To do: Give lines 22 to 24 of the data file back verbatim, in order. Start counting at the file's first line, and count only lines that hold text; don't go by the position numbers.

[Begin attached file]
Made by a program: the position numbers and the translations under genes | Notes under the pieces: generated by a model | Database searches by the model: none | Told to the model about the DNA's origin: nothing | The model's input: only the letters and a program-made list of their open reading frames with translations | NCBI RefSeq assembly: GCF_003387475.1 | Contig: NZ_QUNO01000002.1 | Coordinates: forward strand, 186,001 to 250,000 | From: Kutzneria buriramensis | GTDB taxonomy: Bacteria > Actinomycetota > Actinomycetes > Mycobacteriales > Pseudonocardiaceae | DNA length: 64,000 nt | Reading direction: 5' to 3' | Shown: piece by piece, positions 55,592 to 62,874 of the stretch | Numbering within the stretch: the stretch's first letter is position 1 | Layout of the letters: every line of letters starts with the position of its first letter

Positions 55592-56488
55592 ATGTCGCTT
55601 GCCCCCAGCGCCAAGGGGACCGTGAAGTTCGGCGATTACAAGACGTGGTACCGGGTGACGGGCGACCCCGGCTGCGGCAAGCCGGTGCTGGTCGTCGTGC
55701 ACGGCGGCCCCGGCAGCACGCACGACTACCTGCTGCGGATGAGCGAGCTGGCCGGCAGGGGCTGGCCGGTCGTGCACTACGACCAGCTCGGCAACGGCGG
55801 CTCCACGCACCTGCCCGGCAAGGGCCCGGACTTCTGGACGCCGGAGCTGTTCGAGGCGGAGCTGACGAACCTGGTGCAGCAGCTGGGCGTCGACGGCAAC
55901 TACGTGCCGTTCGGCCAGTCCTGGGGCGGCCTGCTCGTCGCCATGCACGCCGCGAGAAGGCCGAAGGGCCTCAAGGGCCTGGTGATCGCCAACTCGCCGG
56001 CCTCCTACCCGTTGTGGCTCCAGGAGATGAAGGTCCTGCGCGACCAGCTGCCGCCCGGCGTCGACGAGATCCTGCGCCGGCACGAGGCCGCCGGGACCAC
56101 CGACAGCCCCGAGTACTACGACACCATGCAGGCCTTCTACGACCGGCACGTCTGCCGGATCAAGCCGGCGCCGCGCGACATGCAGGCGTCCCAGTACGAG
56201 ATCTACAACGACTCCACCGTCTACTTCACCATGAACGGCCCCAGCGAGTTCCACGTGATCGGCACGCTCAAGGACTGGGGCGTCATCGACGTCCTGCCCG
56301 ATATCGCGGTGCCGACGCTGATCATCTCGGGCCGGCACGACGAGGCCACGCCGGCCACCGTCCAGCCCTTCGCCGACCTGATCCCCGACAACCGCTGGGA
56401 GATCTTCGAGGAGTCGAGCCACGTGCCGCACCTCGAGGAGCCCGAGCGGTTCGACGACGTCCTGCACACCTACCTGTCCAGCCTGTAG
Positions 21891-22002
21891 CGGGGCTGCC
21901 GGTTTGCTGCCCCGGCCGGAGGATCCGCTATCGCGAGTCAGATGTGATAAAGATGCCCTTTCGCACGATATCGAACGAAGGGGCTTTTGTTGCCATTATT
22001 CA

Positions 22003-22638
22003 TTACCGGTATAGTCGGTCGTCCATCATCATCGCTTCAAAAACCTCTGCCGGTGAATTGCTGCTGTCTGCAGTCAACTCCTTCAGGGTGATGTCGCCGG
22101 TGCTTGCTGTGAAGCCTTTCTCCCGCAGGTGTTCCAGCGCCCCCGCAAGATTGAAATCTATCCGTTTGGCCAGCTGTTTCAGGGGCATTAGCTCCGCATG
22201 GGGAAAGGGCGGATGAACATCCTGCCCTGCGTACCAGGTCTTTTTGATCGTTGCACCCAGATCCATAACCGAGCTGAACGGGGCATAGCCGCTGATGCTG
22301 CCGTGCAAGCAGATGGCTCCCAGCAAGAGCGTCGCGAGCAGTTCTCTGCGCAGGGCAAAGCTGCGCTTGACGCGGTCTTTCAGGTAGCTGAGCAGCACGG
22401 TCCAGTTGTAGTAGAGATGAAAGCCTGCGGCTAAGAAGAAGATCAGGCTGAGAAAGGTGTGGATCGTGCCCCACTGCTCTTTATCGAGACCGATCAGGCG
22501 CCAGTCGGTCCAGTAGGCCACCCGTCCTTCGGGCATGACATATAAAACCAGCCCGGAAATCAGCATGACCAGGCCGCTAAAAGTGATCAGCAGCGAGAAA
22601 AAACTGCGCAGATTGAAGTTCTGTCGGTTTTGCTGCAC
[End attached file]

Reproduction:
22401 TCCAGTTGTAGTAGAGATGAAAGCCTGCGGCTAAGAAGAAGATCAGGCTGAGAAAGGTGTGGATCGTGCCCCACTGCTCTTTATCGAGACCGATCAGGCG
22501 CCAGTCGGTCCAGTAGGCCACCCGTCCTTCGGGCATGACATATAAAACCAGCCCGGAAATCAGCATGACCAGGCCGCTAAAAGTGATCAGCAGCGAGAAA
22601 AAACTGCGCAGATTGAAGTTCTGTCGGTTTTGCTGCAC